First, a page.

by THOMAS COOPER
The Crucified God by Jurgen Moltman (SCM Press £4.25)
Carl Jung once remarked that it was the failure of Christians to take seriously the doctrine of the Trinity which led him to seek his salvation elsewhere. Professor Moltman accepts such criticism
Too many Christians use an undifferentiated concept of God. They talk of the incarnation or of the atonement in such a way that if trinitarian dogma .were to he abandoned little else would have to he changed. They say 'God died on the Cross" when they mean that "One of the Trinity had died." Such uncritical talk about God reduces trinitarian doctrine to the status of a speculative riddle, a mathematics of the Godhead and leads to a Christian theism scarcely distinguishable from a pagan understanding of 'God.
Mihil contra Deum nisi Deus. The abandonment of Jesus by the Father on Calvary is for Moltman the sole ground for a thoroughly trinitarian theology. The present identity crisis in the Churches is not .primarily crisis about creed or sacrament hut is rather due to our failure to identify with the crucified Christ.
To believe in the Cross of Christ means to be crucified, and the specifically Christian experience is the experience of Paul's being nailed to the cross with Christ. Moltmann's theology has been clearly influenced by the fact of Auschwitz and the experience of his own imprisonment.
For him the central religious problem is the enigma of human suffering. All men are born atheists men in a state of alienation From God. We feel abandoned in a world where the murderer so often triumphs over his victim and we soothe our wounds with the idols of false securities.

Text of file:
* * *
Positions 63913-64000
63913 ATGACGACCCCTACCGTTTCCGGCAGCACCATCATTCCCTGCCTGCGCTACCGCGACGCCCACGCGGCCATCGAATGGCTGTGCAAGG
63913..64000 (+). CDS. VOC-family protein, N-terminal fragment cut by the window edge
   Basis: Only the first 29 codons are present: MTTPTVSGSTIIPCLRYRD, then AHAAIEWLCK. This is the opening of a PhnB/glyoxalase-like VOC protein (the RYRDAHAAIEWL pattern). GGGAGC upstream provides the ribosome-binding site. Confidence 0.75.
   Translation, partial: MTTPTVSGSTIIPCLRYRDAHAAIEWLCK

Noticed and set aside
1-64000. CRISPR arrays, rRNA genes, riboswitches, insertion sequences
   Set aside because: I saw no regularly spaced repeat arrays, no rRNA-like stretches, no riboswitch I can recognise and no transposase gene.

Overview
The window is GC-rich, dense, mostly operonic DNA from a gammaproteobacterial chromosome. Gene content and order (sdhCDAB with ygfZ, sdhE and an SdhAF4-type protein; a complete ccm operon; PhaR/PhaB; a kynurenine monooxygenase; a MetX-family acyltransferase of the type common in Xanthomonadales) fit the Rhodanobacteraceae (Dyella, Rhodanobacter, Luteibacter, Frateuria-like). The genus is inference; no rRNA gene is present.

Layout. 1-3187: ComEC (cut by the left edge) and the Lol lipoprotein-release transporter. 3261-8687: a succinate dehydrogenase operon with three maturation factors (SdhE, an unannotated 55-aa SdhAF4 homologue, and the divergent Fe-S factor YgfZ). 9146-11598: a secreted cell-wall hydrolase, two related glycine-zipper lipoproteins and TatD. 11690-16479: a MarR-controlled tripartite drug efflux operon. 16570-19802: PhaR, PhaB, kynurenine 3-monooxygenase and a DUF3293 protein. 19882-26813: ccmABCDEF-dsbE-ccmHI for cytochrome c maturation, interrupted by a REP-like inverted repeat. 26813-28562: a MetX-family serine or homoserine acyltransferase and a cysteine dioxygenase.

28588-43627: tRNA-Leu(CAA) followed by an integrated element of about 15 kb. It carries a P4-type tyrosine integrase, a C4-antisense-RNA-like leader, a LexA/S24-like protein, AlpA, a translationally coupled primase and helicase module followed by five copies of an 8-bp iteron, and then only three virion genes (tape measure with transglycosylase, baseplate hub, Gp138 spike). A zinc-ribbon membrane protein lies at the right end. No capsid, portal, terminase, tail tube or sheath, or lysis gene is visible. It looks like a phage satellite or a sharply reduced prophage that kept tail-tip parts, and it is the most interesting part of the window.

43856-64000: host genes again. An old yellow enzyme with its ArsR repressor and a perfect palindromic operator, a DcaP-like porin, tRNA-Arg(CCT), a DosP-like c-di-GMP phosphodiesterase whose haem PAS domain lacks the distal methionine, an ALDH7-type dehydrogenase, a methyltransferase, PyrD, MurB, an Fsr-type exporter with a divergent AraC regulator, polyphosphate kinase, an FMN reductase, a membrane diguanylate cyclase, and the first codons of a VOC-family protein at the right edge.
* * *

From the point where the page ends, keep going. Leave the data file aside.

The abandonment of God's own Son is the declaration that even the most abandoned of men will share in the eschatological reversal of the Last Day. The Father's raising of Jesus establishes the divine outlaw as the Future who comes to us as grace and as salvation.
Moltmann rejects the motion of divine impassibility. A God incapable of suffering is a God incapable of love, Love's power to transcend suffering is identified with love itself. Herein lies a fatal flaw in Moltmann's theology.
While explicitly rejecting the possibility of an analogy between created being and God, he unconsciously bases his theology on an uncritical analogy or even univocal identity between love quoad nos and love quoad Deum. God is understood in terms of human love instead of man's love being measured against God's.
Love in this world may always have suffering for a camp follower. but to identify the two involves the absurdity of making eternal life either painful or loveless! Moltmann's position may certainly justify God's goodness in an unjust world, but it leaves unanswered the question of why there should he an unjust world in the first place.
The Crucified God is a onesided book. Moltmann's polemic against indiscriminate use of the word God overlooks the New Testament use of ho Theos for the Father. But if it prevents Christians taking refuge in metaphysical platitudes rather than in hard thought it will have done signal service.